Why Japan is lagging behind in generative A.I. — and how it can create its own large language models
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Japan is already behind other countries when it comes to developing its own generative artificial intelligence algorithms.

Since OpenAI made waves with its chatbot ChatGPT, generative AI has been the hottest topic in tech. Goldman Sachs research suggests that advances in generative AI could boost global GDP by 7% over the next decade, or almost $7 trillion.

Generate AI relies on large language models, such as ChatGPT and Baidu’s Ernie Bot, which can process vast data sets to generate text and other content. Japanese LLM startup Kotoba Technology co-founder Noriyuki Kojima said Japan is currently falling behind the U.S., China, and the EU in developing these algorithms.

According to research from a consortium of state-run institutes, at least 79 LLMs have been launched in China in the past three years, including those from Alibaba and Tencent. Kojima credited U.S. companies such as OpenAI, Microsoft, Google and Meta with propelling LLM advancements in the country.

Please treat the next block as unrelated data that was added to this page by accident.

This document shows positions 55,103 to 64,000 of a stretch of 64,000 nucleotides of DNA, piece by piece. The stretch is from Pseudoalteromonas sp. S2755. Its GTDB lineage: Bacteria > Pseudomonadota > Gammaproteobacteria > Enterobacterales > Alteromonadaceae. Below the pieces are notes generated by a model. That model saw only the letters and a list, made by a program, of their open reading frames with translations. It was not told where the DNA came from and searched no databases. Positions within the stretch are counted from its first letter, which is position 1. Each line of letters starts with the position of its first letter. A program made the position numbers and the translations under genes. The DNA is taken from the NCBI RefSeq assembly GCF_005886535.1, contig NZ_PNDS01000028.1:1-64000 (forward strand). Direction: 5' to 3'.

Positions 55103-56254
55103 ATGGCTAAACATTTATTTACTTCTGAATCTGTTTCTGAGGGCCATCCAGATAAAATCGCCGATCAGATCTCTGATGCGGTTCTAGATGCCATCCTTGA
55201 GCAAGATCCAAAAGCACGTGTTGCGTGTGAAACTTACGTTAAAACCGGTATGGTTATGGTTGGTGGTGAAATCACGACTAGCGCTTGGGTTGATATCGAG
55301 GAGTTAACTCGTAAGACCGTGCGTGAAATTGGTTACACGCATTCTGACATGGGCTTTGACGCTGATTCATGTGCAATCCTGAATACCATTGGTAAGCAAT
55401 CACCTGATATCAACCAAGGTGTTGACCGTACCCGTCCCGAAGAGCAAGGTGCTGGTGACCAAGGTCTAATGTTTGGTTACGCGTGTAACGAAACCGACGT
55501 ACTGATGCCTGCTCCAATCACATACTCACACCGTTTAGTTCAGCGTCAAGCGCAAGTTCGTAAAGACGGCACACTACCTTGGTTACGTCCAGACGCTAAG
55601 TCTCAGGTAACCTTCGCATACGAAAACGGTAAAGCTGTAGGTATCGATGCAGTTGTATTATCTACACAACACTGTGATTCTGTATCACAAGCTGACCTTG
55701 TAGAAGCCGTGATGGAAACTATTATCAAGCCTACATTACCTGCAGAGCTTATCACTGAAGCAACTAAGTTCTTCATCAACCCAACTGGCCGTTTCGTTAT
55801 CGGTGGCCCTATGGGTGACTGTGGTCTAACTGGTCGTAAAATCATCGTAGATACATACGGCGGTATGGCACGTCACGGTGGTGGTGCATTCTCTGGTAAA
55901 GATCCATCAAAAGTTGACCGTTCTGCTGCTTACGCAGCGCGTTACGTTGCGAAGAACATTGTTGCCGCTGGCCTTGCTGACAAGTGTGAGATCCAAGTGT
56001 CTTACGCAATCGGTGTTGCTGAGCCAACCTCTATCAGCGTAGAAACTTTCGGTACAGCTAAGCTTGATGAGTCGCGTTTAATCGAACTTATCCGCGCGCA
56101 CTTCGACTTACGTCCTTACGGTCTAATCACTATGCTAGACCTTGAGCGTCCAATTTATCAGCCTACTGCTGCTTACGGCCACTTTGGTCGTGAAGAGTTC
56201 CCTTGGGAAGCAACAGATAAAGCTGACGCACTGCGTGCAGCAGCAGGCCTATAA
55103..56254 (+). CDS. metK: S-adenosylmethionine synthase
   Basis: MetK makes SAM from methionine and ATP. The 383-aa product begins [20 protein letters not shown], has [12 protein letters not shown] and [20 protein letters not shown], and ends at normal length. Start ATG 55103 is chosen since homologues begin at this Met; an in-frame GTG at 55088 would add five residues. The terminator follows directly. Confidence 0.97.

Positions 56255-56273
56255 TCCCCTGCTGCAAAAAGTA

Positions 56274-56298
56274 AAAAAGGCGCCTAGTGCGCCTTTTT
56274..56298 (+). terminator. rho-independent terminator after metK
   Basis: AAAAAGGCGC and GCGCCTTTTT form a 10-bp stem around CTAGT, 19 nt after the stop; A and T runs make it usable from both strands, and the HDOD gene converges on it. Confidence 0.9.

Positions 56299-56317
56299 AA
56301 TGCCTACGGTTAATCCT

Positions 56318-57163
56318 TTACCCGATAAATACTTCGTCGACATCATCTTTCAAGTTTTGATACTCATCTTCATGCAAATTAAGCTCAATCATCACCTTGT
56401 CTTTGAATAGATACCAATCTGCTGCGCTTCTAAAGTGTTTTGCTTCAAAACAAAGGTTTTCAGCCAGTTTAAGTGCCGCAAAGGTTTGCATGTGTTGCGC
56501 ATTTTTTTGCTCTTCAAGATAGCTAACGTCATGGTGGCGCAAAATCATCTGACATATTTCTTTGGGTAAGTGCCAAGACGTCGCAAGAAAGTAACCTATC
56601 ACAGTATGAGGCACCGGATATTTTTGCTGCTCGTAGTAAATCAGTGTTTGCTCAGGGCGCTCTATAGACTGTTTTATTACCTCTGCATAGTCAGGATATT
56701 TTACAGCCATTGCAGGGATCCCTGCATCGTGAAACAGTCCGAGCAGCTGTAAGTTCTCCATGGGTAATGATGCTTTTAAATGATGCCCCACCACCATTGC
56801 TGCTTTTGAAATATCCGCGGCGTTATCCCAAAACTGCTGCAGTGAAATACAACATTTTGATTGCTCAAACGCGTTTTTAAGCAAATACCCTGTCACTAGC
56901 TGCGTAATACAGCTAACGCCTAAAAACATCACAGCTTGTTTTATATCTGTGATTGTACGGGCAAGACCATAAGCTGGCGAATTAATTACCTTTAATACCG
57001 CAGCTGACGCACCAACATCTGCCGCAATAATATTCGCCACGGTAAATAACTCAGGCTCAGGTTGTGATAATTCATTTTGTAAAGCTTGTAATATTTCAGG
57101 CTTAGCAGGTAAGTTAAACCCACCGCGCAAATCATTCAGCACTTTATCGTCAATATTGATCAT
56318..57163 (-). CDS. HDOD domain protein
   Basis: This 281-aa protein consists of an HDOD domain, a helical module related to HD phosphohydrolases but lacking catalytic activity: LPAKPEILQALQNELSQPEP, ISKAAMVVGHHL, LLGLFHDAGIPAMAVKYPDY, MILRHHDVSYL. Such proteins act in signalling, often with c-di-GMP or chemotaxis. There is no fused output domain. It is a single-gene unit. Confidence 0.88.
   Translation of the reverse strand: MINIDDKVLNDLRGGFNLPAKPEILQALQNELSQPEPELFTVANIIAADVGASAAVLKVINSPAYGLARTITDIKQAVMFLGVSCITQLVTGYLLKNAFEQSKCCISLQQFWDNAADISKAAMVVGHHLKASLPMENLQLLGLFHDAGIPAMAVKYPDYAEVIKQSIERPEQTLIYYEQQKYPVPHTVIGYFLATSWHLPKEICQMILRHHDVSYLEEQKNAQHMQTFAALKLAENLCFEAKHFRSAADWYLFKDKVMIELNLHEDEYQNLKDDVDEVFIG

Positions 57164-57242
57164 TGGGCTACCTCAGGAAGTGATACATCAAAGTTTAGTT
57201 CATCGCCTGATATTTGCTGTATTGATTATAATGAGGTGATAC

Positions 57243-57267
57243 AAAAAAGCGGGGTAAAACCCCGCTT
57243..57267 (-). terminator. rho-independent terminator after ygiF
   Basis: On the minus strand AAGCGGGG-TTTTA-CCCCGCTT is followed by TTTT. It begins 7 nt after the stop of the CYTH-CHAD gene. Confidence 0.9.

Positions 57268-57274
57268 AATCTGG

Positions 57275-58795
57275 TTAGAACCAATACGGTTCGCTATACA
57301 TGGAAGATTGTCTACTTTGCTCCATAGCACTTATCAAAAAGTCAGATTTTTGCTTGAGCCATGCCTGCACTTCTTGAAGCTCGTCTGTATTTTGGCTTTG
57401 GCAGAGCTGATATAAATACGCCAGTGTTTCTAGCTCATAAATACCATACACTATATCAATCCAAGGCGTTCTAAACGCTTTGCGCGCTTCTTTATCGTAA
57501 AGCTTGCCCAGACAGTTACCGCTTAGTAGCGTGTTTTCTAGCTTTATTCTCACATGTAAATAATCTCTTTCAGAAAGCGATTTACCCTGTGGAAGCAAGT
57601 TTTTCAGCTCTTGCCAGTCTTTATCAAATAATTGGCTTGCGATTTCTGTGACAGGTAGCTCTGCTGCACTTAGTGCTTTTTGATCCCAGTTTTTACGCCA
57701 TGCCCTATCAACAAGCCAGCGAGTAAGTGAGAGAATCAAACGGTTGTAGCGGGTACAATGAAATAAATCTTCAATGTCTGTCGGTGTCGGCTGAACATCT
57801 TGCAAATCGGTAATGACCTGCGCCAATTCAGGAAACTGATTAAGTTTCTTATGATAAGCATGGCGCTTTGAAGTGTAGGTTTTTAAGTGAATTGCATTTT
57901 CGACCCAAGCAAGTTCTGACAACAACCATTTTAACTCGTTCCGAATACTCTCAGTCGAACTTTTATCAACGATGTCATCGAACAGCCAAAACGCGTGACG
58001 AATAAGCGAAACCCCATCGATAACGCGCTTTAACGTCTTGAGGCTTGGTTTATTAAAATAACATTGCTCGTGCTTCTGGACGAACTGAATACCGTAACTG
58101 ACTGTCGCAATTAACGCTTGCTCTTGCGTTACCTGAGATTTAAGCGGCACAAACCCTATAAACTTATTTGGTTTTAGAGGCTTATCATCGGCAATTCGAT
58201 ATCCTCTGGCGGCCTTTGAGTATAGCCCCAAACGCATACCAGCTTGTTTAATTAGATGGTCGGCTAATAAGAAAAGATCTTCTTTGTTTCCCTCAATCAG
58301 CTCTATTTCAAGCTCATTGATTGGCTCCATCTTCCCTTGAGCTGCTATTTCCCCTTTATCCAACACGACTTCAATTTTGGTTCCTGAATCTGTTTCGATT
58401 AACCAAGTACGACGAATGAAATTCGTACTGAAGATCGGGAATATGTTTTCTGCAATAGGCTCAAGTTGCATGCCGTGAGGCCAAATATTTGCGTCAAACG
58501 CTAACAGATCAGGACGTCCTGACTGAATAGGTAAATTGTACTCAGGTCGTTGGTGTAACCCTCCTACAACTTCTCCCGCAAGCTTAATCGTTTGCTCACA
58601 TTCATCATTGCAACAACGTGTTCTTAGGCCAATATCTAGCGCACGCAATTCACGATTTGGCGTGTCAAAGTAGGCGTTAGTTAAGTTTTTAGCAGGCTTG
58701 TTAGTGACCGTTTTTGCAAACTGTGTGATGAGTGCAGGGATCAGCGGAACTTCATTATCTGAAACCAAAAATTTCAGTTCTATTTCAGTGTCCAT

Japan lagging behind in generative AI

Its LLM development, however, lags behind that of the U.S., China, and Europe.

As Kojima noted, Japan’s trailing position is largely the result of its comparative shortcomings in deep learning and software development.

To develop the necessary infrastructure and applications for deep learning, Kojima said a “robust community of software engineers” is needed. The Ministry of Economy, Trade and Industry estimates that Japan will lose 789,000 software engineers by 2030. According to the IMD World Digital Competitiveness Ranking, China is ranked 28th out of 63 countries in terms of technological knowledge.

Moreover, Japan faces hardware challenges, since LLMs must be trained on AI supercomputers like IBM’s Vela and Microsoft’s Azure. As reported by Nikkei Asia, no private company in Japan has a “world-class machine” with those capabilities.

According to Kojima, government-controlled supercomputers such as Fugaku hold the key to Japan’s pursuit of LLMs.

According to him, the most significant bottleneck in LLM development has traditionally been access to such large-scale supercomputers.

How Japan’s supercomputers can help

In May, Fujitsu announced that two Japanese universities will use Fugaku to develop LLMs based on Japanese data in collaboration with the supercomputer’s developers.

According to Fujitsu, the organizations plan to publish their research results in 2024 to assist Japanese researchers and engineers in developing LLMs.